Nunggak Semi, Batik Adiluhung Jarya Go Tik Swak Panembahan Hardjonagoro, currently on exhibition at the Museum Tekstil in Jakarta from September 20, 2017 through November 12, 2017 is an exquisite collection of batik by Go Tik Swan Hardjonagoro, curated by Misari. His work was a seminal influence on the direction of modern batik in Indonesia. The exhibit title contains the essence of his life’s work, Nunngak Semi. Benny Gartha of the Museum Tekstil explained the translation of the Javanese meaning “to create something new based on an understanding and respect for the tradition and philosophy from which it arises”. Go Tik Swan’s batik certainly shows a deep reverence for the tradition and knowledge of the philosophy of Javanese batik. This exhibition spans the creative output of his entire career from the early 1950’s through the the late 1970’s.
This is an excerpt from a longer blog post from June 18, 2013 from the website of the Asmoro Collection, by Amir Sidharta
“Go Tik Swan was born into a Chinese family in Solo. His maternal grandfather had four batik workshops in town and the young Go Tik Swan often played with the craftsmen and craftswomen and children who worked in the workshops. From them he learned a lot about Javanese art and culture.
He continued his education in Jakarta. Although his parents hoped that he would study economics, he instead entered the Department of Literature of the University of Indonesia. There he studied Javanese literature. One of his professors, Prof. Dr. R.M.Ng. Poerbatjaraka, organized Javanese dance lessons at his home, and Go Tik Swan joined in. The group performed at Universitas Indonesia’s anniversary commemorations and the young Chinese-Indonesian’s performance made an impression on Sukarno who attended the ceremonies.
Having learnt that Go Tik Swan came from a family of batik manufacturers, the President who was obsessed with the notion of nation building suggested that he develop a new kind of batik. Although the batik would still clearly be identified with Java, but Sukarno thought that Indonesia had a wealth of cultural elements that could become a source of influence for a “national” batik. He called it “Batik Indonesia”.
This indeed moved Go Tik Swan. Upon his return to Solo, he immediately focused on learning more about batik. Through Prince Hamidjojo, a son of Paku Buwana X and a specialist on Indonesian studies who graduated from The University of Leiden, who lived not far from his grandfather’s house, he was able to study the ancient patterns from the mother of Sunan Paku Buwana XII. He studied them carefully and then developed them into new designs or recomposed them with new colour combinations which became known as “Batik Indonesia”.
Go Tik Swan did not stop there. Adopting the Javanese name of Hardjono, he became a cultural caretaker of the Surakarta Court. He developed the Radyapustaka Museum in Solo to allow the general public access to knowledge about the court’s history and culture. He was knighted KRMT Hardjonagoro and later Panembahan Hardjonagoro. Privately at his home he also continued to make efforts in conserving traditional Javanese culture, maintaining workshops for the production of keris and batik. This batik workshop continued to produce various batik designs until half a century after the establishment of Batik Indonesia.”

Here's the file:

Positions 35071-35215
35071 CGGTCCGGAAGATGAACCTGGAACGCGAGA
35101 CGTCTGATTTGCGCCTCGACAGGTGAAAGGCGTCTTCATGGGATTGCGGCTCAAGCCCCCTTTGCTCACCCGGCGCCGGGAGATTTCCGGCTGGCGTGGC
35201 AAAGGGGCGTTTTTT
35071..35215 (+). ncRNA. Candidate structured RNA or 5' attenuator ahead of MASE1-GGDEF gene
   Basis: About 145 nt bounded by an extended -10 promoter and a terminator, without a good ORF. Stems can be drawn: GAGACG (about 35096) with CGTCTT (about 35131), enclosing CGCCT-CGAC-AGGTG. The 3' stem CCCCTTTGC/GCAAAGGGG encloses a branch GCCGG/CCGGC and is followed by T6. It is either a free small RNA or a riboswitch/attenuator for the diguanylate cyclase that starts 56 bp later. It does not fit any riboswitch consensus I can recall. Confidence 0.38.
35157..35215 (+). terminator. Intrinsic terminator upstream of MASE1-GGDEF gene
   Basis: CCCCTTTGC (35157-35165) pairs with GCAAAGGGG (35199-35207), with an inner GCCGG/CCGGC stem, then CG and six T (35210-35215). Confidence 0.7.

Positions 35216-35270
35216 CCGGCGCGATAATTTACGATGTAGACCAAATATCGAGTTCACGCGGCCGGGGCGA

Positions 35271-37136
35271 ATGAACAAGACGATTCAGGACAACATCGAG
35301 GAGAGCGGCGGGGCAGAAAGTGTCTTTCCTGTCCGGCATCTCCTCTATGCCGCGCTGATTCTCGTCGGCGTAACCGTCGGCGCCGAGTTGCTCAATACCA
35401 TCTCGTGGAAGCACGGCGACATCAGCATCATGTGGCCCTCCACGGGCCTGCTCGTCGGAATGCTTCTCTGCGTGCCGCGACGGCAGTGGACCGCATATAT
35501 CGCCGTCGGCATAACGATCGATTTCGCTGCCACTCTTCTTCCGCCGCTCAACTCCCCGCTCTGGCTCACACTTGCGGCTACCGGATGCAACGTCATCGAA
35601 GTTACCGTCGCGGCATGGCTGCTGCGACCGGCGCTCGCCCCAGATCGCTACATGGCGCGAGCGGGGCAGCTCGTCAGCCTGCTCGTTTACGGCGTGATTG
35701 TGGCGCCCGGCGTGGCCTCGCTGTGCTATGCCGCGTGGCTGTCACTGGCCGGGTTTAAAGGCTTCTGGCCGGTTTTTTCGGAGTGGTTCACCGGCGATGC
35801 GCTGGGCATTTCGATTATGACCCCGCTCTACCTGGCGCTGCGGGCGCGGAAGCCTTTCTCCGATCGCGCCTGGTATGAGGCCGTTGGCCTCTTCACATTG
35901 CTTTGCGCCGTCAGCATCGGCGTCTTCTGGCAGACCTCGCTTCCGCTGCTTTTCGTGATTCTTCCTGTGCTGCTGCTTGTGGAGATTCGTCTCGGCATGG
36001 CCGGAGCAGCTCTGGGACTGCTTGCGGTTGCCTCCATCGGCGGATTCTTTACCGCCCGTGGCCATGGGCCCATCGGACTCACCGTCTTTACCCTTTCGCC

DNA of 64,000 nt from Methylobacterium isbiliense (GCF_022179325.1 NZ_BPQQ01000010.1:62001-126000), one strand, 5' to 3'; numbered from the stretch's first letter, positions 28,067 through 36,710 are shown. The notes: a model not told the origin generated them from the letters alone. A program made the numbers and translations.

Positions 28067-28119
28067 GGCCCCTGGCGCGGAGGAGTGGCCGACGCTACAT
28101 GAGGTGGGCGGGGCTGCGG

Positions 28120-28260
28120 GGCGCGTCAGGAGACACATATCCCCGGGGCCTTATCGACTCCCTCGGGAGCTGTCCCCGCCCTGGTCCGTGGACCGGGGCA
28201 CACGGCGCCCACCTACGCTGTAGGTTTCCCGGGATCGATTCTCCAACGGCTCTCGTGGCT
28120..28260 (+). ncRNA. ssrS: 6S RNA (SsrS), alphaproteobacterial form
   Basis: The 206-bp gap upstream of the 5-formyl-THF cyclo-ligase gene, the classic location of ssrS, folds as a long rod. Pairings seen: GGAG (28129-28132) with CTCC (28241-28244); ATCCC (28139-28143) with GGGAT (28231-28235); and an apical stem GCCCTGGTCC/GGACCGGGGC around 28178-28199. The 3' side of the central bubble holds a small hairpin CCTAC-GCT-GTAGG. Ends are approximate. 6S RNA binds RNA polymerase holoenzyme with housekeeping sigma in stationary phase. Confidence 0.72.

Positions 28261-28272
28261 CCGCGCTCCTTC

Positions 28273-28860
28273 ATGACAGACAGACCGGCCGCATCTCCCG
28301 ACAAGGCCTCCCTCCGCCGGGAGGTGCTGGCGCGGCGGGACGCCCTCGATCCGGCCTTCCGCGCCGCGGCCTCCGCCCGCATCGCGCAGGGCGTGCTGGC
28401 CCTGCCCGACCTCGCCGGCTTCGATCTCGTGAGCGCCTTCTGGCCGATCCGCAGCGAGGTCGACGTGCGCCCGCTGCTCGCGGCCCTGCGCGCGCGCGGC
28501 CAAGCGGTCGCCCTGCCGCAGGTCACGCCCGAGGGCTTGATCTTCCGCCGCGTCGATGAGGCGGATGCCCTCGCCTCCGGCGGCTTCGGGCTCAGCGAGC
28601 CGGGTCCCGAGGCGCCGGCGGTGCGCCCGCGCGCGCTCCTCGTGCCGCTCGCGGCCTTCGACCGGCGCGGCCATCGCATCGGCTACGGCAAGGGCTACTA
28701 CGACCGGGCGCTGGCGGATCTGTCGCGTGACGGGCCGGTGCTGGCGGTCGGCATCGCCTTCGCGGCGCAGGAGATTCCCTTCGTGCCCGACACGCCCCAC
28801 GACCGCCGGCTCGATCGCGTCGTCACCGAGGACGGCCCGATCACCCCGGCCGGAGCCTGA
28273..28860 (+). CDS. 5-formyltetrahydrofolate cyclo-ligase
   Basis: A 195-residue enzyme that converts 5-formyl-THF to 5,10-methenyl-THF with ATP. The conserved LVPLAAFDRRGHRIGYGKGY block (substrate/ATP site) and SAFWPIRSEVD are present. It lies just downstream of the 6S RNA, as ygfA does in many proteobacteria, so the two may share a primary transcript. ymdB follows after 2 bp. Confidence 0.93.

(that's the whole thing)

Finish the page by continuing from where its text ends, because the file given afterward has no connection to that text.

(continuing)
Go Tik Swan’s challenge from President Soekarno was to create a new kind of batik that incorporated elements that have given Javanese batik its character, vitality, and deeply imbued meaning, but to extend that meaning to become something that could be embraced by a newly emerging country just beginning to find ways to create a national identity, woven together from many cultures and many languages. It seems that President Soekarno wisely picked someone who was inherently well qualified, because Go Tik Swan himself of Chinese origin, embraced Javanese culture to create something new and old at the same time. He gave new vitality to tradition, expanded it, and demonstrated that batik is a dynamic art that can be built upon and it’s meaning can be relevant and contemporary, while at the same time based on tradition.
For me this kain panjang most clearly demonstrates the concept of nunggak semi. It’s probably the most easily recognizable batik motif in Indonesia and if you come here, a day will not pass that you will not see it somewhere, on a man’s shirt, a woman’s handbag, or in a advertisement for tourism. At one time it was forbidden for anyone to wear except certain members of the royal court, but now is ubiquitous. In this cloth Go Tik Swan takes the natural rhythm of the motif which is traditionally always depicted in diagonal lines of equal size, and jazzes it up giving the lines sweeping curves and a variation of size from large to small and back. It’s a very simple idea but brilliantly gives the parang motif a new and almost whimsical dynamic.
One of the most obvious ways Go Tik Swan transforms traditional batik motif’s is by inserting background colors that contrast,shock or vibrate, and push the motifs forward almost confrontationally. He also expands the size of certain motifs dynamically in a way that was copied later by Iwan Tirta in his batik designs for fashion.
If you are in Jakarta in the next months be sure to visit this museum. This exhibit is well worth it. and the building itself is of great interest as well. It is a magnificent colonial era building with over scaled doors and windows opening to gardens and walkways. I was particularly attracted to the beautiful and well preserved tile floors in intricate carpet like patterns defining each room.